According to a statement on Dec. 29, Bahamian authorities acquired ownership of digital assets at FTX Digital Markets valued at $3.5 billion immediately after the company sought Chapter 11 bankruptcy protection. This decision was made based on information supplied by founder Sam Bankman-Fried.
The digital assets of FTX, worth more than $3.5 billion as of Nov. 12, were seized by the Bahamian Securities Commission, which cited the danger of “imminent dissipation” of the assets as a result of worries raised by Bankman-Fried, including cyberattacks against the exchange.
According to bankruptcy documents, nearly $372 million worth of tokens were taken from the exchange just hours after FTX declared bankruptcy on Nov. 11. According to blockchain analysis company Nansen, FTX had token outflows of approximately $700 million over the course of one day.
The Bahamian Securities Commission said that the digital assets are temporarily under its “sole custody” until the nation’s Supreme Court grants the regulator permission to release them to the joint liquidators or to the clients and creditors who possess them.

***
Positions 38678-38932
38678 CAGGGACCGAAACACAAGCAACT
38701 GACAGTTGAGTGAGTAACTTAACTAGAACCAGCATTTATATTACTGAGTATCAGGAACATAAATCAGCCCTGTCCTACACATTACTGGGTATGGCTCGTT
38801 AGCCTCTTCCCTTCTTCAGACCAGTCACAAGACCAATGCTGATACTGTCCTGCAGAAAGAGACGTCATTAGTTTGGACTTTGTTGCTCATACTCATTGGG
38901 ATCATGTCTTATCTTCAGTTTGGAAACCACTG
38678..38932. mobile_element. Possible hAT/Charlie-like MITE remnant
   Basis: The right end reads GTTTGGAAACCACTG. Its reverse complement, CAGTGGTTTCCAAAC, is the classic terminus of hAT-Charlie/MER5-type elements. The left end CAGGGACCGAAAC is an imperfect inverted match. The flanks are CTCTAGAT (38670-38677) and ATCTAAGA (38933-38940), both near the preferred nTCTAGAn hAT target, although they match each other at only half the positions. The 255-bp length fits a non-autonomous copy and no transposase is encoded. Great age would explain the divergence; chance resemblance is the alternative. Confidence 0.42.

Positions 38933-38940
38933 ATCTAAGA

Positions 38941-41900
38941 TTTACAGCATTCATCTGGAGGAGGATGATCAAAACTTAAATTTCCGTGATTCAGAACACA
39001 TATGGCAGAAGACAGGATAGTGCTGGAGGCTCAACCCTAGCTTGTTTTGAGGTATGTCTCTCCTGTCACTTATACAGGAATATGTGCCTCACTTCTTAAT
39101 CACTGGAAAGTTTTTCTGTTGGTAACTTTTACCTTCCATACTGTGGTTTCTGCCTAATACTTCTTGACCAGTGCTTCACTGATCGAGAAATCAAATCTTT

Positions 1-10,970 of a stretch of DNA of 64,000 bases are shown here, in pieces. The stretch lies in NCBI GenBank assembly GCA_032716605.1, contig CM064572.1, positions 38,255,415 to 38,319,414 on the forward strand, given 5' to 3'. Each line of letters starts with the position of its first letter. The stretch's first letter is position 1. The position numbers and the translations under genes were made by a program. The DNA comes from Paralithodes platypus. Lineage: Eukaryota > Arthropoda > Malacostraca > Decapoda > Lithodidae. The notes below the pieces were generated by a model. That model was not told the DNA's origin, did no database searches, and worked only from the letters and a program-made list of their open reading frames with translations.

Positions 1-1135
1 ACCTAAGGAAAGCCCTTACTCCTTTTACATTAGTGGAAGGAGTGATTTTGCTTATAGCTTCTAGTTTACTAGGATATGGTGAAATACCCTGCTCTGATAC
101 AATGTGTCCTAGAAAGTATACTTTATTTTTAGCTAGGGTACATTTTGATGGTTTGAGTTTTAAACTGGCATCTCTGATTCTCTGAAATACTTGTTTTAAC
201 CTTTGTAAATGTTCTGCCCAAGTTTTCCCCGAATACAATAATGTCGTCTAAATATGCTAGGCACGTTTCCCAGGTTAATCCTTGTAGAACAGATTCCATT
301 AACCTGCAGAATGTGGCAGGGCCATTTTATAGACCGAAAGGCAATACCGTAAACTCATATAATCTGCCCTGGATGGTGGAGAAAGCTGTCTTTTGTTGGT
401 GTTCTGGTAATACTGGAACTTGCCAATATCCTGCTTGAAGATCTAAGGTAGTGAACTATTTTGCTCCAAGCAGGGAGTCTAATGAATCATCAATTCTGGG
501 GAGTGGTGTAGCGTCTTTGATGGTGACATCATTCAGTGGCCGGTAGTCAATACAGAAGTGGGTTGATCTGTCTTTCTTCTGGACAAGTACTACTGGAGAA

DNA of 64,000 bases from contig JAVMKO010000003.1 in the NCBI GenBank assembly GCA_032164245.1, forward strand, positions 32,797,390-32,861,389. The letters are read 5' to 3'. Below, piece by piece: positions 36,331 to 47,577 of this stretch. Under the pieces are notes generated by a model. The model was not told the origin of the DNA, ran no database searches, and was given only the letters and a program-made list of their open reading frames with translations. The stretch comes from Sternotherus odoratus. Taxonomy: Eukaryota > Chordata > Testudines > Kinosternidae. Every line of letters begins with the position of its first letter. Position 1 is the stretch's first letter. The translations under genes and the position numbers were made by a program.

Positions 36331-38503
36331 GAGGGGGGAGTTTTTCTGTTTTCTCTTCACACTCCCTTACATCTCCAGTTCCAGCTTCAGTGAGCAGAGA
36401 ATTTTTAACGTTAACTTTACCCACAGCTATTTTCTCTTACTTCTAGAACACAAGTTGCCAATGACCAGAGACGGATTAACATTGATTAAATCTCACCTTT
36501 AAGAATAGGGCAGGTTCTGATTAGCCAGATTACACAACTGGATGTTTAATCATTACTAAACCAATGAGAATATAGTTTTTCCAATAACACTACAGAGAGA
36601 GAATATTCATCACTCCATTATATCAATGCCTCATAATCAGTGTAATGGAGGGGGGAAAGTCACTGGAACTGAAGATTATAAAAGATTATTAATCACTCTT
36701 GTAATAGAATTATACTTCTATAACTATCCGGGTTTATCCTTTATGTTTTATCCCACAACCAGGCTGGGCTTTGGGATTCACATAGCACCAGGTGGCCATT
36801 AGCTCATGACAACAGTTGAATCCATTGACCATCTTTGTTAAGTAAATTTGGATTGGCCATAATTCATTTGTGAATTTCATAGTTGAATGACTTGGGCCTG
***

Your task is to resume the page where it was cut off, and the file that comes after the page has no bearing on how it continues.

After its current Chief Executive John J Ray III, who is in charge of the reorganization, issued a warning that the overseas clients would lose more money than their American counterparts, this could provide some FTX clients relief.
Authorities in the Bahamas are looking closely at the network of connections between the trading company Alameda Research and the insolvent FTX exchange, which is also known locally as FTX Digital Markets Ltd.
In addition to the fraud action against Bankman-Fried, the U.S. Department of Justice has opened a criminal investigation into the stolen funds, according to Bloomberg news.
The Bahamian Supreme Court recommended that the Commission legally help in distributing information on FTX’s digital assets to American debtors and their representatives, the regulator continued.